England’s universities minister has warned against relying too heavily on graduate employment data to judge the value of degrees, after the Augar review suggested that they could be a key factor in determining subject-level funding.
While the post-18 review said that funding decisions should also take account of the social value of courses such as nursing and teaching, Chris Skidmore warned that it was difficult to measure this accurately and said that the arts and humanities must not be marginalised.
In a speech to the Society of Antiquaries, Mr Skidmore said that graduate earnings data, “in its current form, cannot measure everything”.
“Until we have found a way to capture the vital contribution that degrees of social value make to our society – degrees like nursing or social care – then we risk overlooking the true value of these subjects. The same goes for the arts and humanities,” the minister said.
Under the Augar review’s recommendations, tuition fees in England would be capped at £7,500 from 2021-22, with public money used to top average per-student funding up to the current level of £9,250. Significantly, however, this cash should be reallocated between disciplines “to reflect more accurately the subject’s reasonable costs and its social and economic value to students and taxpayers”.
Mr Skidmore argued that arts and humanities courses should be encouraged, describing them as being “absolutely vital to our nation’s success and prosperity – not just in terms of transforming the lives of those that study them, and enhancing their future prospects. But [also in terms of] bolstering our economy and putting the UK firmly on the map as world leaders in creative education.”
“What might be ‘low value’ to one man, might to others represent money well spent on acquiring knowledge for its own sake, expanding one’s cultural horizons, learning to empathise and reflect upon the human condition, applying it to the challenges for the future,” the minister said.
Mr Skidmore added that he was “pleased” that one expected recommendation of the post-18 review, to restrict access to student loans to applicants with minimum A-level grades of three Ds or equivalent, “didn’t make the cut”. “It would have been completely regressive, and would have shut the door on opportunity for so many people whose lives are transformed by our world-leading universities and colleges,” Mr Skidmore said.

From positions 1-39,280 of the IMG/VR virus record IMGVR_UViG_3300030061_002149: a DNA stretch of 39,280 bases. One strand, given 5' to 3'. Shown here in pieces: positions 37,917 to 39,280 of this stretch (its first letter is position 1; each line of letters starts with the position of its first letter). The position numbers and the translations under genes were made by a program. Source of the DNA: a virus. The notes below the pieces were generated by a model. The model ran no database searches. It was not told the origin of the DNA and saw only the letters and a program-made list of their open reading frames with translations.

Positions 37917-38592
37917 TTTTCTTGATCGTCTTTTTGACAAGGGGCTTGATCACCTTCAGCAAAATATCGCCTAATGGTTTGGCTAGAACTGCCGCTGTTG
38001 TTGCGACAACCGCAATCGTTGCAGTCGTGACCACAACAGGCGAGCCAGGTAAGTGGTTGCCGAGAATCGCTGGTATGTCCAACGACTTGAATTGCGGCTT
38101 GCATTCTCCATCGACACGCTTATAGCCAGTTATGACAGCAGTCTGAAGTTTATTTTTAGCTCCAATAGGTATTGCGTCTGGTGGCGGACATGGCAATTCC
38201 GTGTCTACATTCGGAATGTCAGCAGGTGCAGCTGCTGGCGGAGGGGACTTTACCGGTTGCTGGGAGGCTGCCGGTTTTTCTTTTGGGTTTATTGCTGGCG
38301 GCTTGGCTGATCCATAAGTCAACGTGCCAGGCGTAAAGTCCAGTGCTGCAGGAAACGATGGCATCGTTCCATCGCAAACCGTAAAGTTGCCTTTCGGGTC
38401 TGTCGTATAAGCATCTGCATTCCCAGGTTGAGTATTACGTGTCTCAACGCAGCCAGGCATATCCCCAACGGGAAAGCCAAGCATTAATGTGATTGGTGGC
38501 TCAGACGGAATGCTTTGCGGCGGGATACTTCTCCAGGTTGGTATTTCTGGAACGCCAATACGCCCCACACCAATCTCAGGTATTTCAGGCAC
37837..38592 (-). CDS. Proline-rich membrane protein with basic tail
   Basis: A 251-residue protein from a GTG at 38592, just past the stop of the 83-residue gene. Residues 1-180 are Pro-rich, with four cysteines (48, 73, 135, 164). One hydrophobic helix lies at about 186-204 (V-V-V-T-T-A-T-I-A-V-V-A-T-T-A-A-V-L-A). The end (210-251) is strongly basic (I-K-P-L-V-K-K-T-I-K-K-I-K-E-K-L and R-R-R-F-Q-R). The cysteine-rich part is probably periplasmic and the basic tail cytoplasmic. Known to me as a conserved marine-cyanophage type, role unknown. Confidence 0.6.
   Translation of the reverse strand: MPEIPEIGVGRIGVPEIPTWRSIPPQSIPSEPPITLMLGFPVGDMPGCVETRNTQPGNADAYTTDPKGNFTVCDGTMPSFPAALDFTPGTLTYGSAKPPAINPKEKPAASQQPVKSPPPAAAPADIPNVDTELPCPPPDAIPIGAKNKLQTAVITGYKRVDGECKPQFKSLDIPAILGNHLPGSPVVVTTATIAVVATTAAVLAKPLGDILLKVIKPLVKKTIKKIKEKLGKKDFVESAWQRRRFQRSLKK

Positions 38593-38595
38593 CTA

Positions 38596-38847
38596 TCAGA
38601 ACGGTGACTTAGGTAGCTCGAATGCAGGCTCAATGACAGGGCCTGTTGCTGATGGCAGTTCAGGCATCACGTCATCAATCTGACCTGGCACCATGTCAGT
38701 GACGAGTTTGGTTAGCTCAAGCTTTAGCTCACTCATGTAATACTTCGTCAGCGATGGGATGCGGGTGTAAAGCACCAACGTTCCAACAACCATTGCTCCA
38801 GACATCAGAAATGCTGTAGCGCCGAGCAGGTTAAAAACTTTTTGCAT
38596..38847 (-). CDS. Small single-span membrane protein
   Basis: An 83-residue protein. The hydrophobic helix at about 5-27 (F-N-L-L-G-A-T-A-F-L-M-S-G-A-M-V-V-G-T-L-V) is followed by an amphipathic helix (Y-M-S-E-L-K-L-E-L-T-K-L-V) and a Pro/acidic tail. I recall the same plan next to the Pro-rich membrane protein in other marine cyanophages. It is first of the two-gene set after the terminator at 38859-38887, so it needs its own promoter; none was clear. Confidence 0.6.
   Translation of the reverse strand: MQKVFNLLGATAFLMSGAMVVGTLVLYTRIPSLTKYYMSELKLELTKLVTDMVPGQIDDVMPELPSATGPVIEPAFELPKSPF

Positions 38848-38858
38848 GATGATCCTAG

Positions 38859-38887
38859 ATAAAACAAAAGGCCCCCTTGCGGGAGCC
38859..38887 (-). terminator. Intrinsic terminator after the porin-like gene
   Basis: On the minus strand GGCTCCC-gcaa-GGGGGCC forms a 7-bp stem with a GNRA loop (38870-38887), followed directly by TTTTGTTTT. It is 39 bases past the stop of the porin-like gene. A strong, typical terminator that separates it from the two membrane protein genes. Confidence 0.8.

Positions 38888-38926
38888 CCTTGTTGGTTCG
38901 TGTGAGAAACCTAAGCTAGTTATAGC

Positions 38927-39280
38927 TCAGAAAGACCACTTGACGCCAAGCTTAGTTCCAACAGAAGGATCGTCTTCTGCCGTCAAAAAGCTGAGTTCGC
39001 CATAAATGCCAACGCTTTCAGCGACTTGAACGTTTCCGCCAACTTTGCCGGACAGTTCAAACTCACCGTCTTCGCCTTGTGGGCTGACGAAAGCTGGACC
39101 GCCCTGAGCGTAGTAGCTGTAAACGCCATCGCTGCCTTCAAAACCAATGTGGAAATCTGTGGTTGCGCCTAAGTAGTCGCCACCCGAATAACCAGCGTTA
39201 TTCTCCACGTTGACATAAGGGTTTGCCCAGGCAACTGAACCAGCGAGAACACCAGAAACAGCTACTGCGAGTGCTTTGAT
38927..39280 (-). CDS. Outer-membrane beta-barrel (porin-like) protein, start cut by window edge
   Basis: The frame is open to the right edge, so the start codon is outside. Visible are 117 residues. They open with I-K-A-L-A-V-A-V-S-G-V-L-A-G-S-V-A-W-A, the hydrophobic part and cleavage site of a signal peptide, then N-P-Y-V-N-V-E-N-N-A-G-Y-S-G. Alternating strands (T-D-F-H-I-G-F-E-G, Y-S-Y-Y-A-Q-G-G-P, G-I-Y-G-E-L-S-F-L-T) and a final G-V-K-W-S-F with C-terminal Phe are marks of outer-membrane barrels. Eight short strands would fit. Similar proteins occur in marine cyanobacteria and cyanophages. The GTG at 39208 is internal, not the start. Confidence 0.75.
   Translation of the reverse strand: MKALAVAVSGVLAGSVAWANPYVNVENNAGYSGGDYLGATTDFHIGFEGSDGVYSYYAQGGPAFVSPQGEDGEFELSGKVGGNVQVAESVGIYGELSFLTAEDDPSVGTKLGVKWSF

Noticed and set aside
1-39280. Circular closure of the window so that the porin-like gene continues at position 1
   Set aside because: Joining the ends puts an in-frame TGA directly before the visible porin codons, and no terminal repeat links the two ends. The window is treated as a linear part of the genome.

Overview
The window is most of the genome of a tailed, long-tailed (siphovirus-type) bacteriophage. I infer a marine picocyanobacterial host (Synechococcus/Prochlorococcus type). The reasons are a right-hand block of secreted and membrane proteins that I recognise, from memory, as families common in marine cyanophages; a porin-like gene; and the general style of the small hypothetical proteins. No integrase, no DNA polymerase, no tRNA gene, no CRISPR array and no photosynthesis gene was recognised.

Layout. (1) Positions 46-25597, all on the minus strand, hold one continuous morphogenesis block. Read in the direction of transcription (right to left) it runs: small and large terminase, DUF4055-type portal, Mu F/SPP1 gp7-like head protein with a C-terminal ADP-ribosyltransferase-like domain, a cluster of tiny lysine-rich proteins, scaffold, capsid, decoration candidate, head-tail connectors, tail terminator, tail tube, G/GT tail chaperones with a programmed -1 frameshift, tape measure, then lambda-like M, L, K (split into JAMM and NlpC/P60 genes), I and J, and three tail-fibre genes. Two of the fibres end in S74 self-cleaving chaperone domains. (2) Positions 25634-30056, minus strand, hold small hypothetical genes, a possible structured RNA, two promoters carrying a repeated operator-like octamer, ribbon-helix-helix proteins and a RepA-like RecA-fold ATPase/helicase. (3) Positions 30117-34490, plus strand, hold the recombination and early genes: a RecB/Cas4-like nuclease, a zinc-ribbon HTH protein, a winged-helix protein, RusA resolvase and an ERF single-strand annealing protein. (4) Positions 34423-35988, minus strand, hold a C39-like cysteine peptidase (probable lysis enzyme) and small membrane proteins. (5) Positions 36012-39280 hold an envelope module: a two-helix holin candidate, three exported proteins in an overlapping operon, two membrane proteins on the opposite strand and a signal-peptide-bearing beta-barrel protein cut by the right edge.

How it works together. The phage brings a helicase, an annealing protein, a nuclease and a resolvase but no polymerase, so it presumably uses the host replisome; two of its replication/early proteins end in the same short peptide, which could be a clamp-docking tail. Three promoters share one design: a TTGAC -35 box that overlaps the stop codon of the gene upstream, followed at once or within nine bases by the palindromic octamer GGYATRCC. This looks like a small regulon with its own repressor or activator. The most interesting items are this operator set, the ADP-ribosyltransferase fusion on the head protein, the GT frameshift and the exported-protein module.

However, the threshold has not been ruled out entirely. The panel said that universities should be given more time to “address the problem of recruitment to courses which have poor retention, poor graduate employability and poor long-term earnings benefits” before it was considered.
Mr Skidmore said that, while around half of the UK population now had a degree by the time they were 30, this was “still not enough in my opinion, and certainly not enough if we are to compete as a knowledge economy for the future internationally”.
On the broader importance of the arts and humanities, the minister described these disciplines as being what what made science “useable”, and provided a “moral compass” for its development. “It’s no good developing a cure for a pandemic like Ebola, for example, if you don’t have the anthropologists, the linguists or the lawyers to make the science work on the ground. To bring the product to market. To win the trust of the people,” he said.
In addition, “at a time when trust in knowledge and expertise is constantly threatened by the lapping tides of populism, we need the humanities more than ever to be able to reach out and communicate the value of science and research more than ever”, Mr Skidmore said.
The minister concluded: “A world without the arts and humanities would not just be a sad and boring world. It would be a completely dysfunctional world. A world without progress. And a world where ideas could never get off the page. A world without the arts and humanities would also be a very poor world.”